> 0 (Clausius, 1865). Although the statistical mechanics argument of entropy increase with time by describing a system tendency towards its most probable state, which is the equilibrium state, is sound, Loschmidt and Zermelo’s reversal and recurrence objections remain as powerful as ever (Steckline, 1982; Lohschmidt, 1876, Poincare, 1890). Both objections have been extensively discussed and are just men- tioned here in short. The center of Zermelo argument is that if waited long enough any system, which started at a special low entropic state, under a time reversible physics may go back to its special low entropic starting state requesting a decrease of entropy over a long period of action, which is in general not observed. Lohschmidt indicated that any time reversible microscopic process can be reversed by reversing all the velocity vectors of the involved particles and if done so yielding a decrease of entropy over a long trajectory, something that is not observed in general as just mentioned. In addition to these objections of the interpretation of entropy, it is the author’s notion, that the arrow of time is such an important physical measure that it has likely its root deep in physics at the microscopic level and not just at the macroscopic statistical level – a point of view that was also mentioned beforehand by others (for example Prigogine, 1997; Prize, 1996) and is experimentally supported by the observed time symmetry violation of the weak force (Christensen et al., 1964; Lees et al., 2012). The idea of an arrow of time (at the microscopic level) requests the existence of time contrasting the view of many scientists and philosophers, who suggested that time is an illusion (Smolin, 2013). In the following, we will assume time and the arrow of time to be fundamental already at the microscopic level. But from where could the arrow of time, time irreversibility, and entropy be originated from? As we shall see, it is our attempt to derive the arrow of time and the entropy part of the total free energy from the assumption that time is discrete. Although the introduction of a discrete time is not new and upon energy quantization for quantum mechanics straightforward (for example Poincare, 1913; Farias and Recami, 2007; Thomson, 1925) it is not a very popular concept, since upon the introduction by Newton, time and space are an infinitely divisible continuum yielding powerful mathematical description in classical physics, quantum mechanics, as well as special and general relativity theories. An experimental argument in favor of the discreteness of time is, that the experimentally measured time is composed of an array of events, which can be exemplified in physics only by an energy-consuming clock measurement, and thus can not be measured continuously because of the uncertainty principle between energy and time (ΔE Δt > h/2 with h being the Planck constant). There have been a few attempts in the literature that developed theories with time as a discrete pa- rameter (such as Yang, 1947, Levi, 1927; Caldirola, 1953; Lee et al., 1983; Farias and Erasmo, 2007; Jaroszkiewicz and Norton, 1997 and 1998; Valsakumar 2005). To describe the time evolution of Hamilto- nian systems with time as a discrete parameter Lee introduced time as a discrete dynamical variable (Lee, 1983). Lee points out that throughout the development of physics, time always appears as a continuous parameter, while the space coordinates in non-relativistic theories are dynamical operators dependent on time. Lee showed that the introduction of time as a dynamical variable enables the discretization of time without violating the conservation of energy law. Subsequently, by invoking the discrete-time action principle by Cadzow (1970) Jaroszkiewicz and coworkers (Jaroszkiewicz and Norton, 1997 and 1998)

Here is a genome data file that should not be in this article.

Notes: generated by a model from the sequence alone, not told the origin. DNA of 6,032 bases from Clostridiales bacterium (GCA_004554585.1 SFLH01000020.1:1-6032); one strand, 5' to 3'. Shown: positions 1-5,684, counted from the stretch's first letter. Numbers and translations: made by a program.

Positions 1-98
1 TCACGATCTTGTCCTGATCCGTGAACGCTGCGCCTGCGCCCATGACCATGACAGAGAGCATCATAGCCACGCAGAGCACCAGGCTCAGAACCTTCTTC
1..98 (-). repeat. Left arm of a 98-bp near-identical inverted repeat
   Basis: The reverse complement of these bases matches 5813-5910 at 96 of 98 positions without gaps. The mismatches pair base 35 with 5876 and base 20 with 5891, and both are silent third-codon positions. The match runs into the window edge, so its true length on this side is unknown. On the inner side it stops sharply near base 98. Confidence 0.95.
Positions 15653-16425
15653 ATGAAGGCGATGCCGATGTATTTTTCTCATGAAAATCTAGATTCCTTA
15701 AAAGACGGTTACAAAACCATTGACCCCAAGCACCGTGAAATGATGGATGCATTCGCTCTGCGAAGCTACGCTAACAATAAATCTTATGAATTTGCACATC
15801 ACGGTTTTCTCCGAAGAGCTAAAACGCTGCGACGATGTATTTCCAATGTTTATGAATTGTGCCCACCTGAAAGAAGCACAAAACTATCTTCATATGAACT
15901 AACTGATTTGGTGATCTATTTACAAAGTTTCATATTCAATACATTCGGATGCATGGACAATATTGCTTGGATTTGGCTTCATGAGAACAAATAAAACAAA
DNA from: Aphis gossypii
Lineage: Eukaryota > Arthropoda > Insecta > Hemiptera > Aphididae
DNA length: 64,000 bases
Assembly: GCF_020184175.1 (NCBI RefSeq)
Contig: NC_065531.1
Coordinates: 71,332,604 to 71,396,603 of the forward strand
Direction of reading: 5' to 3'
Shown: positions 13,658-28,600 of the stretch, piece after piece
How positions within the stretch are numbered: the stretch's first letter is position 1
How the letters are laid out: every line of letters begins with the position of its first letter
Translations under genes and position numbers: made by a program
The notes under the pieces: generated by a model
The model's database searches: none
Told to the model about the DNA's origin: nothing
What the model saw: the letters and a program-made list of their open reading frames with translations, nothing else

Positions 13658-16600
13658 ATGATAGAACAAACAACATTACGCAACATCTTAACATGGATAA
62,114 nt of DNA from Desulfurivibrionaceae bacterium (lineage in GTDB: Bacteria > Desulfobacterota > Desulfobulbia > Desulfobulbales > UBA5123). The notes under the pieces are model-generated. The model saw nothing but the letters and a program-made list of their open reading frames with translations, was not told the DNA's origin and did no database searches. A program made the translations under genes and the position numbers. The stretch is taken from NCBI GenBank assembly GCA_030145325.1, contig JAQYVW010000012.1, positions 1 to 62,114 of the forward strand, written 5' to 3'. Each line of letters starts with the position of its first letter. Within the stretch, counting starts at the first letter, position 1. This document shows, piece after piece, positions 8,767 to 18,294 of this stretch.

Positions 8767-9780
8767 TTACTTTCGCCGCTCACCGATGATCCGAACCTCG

succeeded in developing an equation of motion with time as a discrete parameter having time steps of equal size. Valsakumar (2005) took a fresh look at the problem under the assumption that the time steps are identical to the Planck time (5.4 10−44 s). By adopting the phase space density approach he yields the discrete time-analog of the Liouville equation of the phase space density in classical mechanics. Amongst others, his approach yields an arrow of time that follows from the documentation that the replacement of the time derivative by a backward difference operator only can preserve the non-negativity of the phase space density (Valsakumar, 2005). In parallel, in attempts to unify the general relativity theory with quan- tum mechanics including in particular quantum loop theory (Rovelli, 2011; Smolin, 2013) it is assumed at the most fundamental level that time has a granular structure with the Planck time as the smallest time step. Furthermore, it appears that the Dirac equation which describes the free electron is more sound in presence of a discrete time than its continuous analog without loosing Lorentz invariance (Caldirola, 1953; Farias and Recami, 2007). We follow here the approach by Lee (1983) introducing time as a dynamical discrete variable yielding a scaling of time that depends on the potential present. This Ansatz is only applied to classical physics because of simplicity. The consequences of scaling time onto the law of energy conservation requests a reformulation of the Hamiltonian as established by Nosé for isothermal molecular dynamics simulations of macroscopic systems (Nosé, 1984a and 1984b; Nosé, 1986; Hoover, 1985; Hoover, 2007). There is a logarithmic term in the Nosé-Hamiltonian which is dependent on the scaling of time. As we shall see, this term is defined as the microscopic entropy and if ensemble-averaged is equivalent to the macroscopic entropy as also exemplified by the simple example of the expansion of an ideal gas. After the introduction of the discrete time (3.1), time irreversibility in a micro